First, let’s make something perfectly clear. I am a wine snob. Unapologetically so.

What I mean by that is I’m a wine purist. A spirits purist, too, to tell the truth. Spirits are spirits, beer is beer, and wine is wine, and n’er the twain shall meet.

Or something like that.

I bring this up because during the course of the last few years, wine fermented/aged in bourbon or other spirits casks have been quite the buzz. While I had come to accept that certain brands of scotch were aged in, say, sherry barrels, I hadn’t quite come to fully embrace the concept of wines being aged in spirits barrels. Purist.

How primitive. How gauche. How icky.

And then this weekend happened.

I stopped at Costco to purchase a couple of oversized items I apparently had a need for, and while there, I moseyed over to the wine section. The Costco on North Decatur has a nice wine section, even if it’s not as extensive as the Summerlin location’s selection. There I found a bottle of 2014 Cooper & Thief, a red wine blend that had been aged in bourbon barrels. It was the bargain price of $22 (it’s Costco. Duh.) I grabbed a bottle.

I told my friends Dick & Jarlene, and they looked at it as a challenge. They found a similar bottle at Total Wine, and we sat down on Saturday to have a comparison tasting.


They picked up the 2015 Barrelhouse Bourbon Red Wine at Total Wine for about $13 (I think) which is part of Total’s Winery Direct line. My first reaction was that it looked almost like blood. A deep garnet/purple, it was lovely in the glass. Not overly complex, it had hints of red fruit (as in red plums & raspberry), and lots of vanilla. There was just a soupçon of a hint of bourbon character which melded nicely with the slightly smoky flavor. I could not find the grapes that make up the blend.

The Cooper & Thief, on the other hand, was bourbon on steroids. I’ve seen a couple of reviews about this wine that compared it to Port, and I strongly disagree. Yes, at 17% ABV, it certainly will get your attention. However, it does not have the sweetness of Port, but it is rich, dense, opaque, and has a more assertive bourbon character than the Barrelhouse.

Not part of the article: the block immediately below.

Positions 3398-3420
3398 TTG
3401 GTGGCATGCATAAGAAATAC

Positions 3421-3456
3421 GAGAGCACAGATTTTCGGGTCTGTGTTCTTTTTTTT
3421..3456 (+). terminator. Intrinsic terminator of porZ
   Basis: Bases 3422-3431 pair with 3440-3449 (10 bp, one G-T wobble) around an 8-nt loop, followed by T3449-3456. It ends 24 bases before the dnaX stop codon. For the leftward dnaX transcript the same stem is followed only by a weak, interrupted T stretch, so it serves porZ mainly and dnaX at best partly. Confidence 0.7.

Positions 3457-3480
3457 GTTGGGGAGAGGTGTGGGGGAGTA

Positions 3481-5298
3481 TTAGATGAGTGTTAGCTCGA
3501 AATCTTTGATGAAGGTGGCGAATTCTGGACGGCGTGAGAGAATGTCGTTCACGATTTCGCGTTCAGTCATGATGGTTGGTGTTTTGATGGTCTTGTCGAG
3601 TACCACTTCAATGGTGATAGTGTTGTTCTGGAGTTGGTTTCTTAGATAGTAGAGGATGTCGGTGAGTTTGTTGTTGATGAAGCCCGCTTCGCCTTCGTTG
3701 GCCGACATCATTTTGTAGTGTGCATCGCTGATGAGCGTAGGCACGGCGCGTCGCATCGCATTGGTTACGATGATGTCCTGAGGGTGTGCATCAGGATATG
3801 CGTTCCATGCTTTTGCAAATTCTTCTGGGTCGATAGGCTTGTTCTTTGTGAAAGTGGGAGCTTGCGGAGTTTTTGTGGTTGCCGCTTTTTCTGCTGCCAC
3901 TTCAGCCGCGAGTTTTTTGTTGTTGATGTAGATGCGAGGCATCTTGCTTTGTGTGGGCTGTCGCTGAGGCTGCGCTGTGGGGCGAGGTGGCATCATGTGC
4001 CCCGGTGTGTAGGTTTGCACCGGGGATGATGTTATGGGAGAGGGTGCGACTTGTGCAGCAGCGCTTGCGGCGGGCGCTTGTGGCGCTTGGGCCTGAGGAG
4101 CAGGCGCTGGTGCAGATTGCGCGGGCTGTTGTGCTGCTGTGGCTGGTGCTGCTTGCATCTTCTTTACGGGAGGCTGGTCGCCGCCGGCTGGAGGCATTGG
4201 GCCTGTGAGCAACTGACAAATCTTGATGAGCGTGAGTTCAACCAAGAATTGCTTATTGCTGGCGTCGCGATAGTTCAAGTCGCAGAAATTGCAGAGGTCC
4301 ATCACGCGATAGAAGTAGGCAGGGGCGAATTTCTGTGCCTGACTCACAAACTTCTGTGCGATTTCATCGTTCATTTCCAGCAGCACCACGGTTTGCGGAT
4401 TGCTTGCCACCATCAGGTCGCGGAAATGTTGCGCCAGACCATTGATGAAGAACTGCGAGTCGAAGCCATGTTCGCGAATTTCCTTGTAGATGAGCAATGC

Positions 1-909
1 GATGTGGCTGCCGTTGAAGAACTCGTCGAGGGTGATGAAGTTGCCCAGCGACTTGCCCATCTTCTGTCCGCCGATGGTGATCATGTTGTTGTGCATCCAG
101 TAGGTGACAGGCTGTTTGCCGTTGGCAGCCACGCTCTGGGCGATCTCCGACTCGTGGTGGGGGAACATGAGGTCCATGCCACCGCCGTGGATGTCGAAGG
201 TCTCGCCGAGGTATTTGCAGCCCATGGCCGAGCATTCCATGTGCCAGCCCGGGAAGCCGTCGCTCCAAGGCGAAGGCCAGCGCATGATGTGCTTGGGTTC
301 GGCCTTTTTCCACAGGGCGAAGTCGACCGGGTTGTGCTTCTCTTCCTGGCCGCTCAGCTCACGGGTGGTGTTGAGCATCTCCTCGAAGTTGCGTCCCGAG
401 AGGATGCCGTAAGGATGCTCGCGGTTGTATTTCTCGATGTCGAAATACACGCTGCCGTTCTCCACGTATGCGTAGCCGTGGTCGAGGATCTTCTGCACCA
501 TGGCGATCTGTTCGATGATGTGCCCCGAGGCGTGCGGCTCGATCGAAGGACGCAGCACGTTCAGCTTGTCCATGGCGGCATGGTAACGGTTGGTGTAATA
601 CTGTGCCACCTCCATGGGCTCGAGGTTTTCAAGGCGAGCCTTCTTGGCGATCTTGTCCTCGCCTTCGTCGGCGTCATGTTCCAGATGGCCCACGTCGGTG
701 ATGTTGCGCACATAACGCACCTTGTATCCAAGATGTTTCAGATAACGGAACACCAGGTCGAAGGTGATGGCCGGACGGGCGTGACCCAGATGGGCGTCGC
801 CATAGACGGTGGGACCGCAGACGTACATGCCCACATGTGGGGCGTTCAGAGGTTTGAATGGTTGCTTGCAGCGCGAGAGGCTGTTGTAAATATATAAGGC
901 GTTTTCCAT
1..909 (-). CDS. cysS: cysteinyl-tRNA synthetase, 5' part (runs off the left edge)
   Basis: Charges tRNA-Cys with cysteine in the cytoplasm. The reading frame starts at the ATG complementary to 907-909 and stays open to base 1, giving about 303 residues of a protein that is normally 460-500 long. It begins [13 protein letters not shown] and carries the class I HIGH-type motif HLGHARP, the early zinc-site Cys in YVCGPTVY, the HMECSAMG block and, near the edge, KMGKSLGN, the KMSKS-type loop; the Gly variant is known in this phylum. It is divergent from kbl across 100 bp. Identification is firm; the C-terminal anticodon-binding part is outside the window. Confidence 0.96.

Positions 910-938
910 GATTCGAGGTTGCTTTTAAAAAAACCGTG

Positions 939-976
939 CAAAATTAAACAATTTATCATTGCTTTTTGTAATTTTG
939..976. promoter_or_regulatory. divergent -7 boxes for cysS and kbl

Barrelhouse is on the left, Cooper & Thief on the right

Barrelhouse is on the left, Cooper & Thief on the right

This wine is complex with a blend of 38% Merlot, 37% Syrah, 11% Zinfandel, 7% Petite Sirah, 4% Cabernet Sauvignon, 3% ?? varieties. It has picked up more complexity after having spent three months in the barrel. Along with rich red and dark fruits, interesting floral character, and touches of coffee and cocoa (thanks Merlot!), it has just a hint of the toffee, butterscotch, and sweet spice notes that you’ll find in Bourbon. It is a dense, dark, and brooding wine, and pairs well with food. Think Kentucky, Maduro cigar, and carnivore.

It is delicious and despite its heat, it’s very easy to drink before it becomes necessary to take an unscheduled nap.

Don’t ask.

I can easily recommend both wines, but the Cooper & Thief is, in my opinion, a wine worth seeking out. If you can’t find it at Costco, it is available at Total Wine and online retailers for a few dollars more.

These bourbon-enhanced wines will take your inner wine snob and spin it on its heels!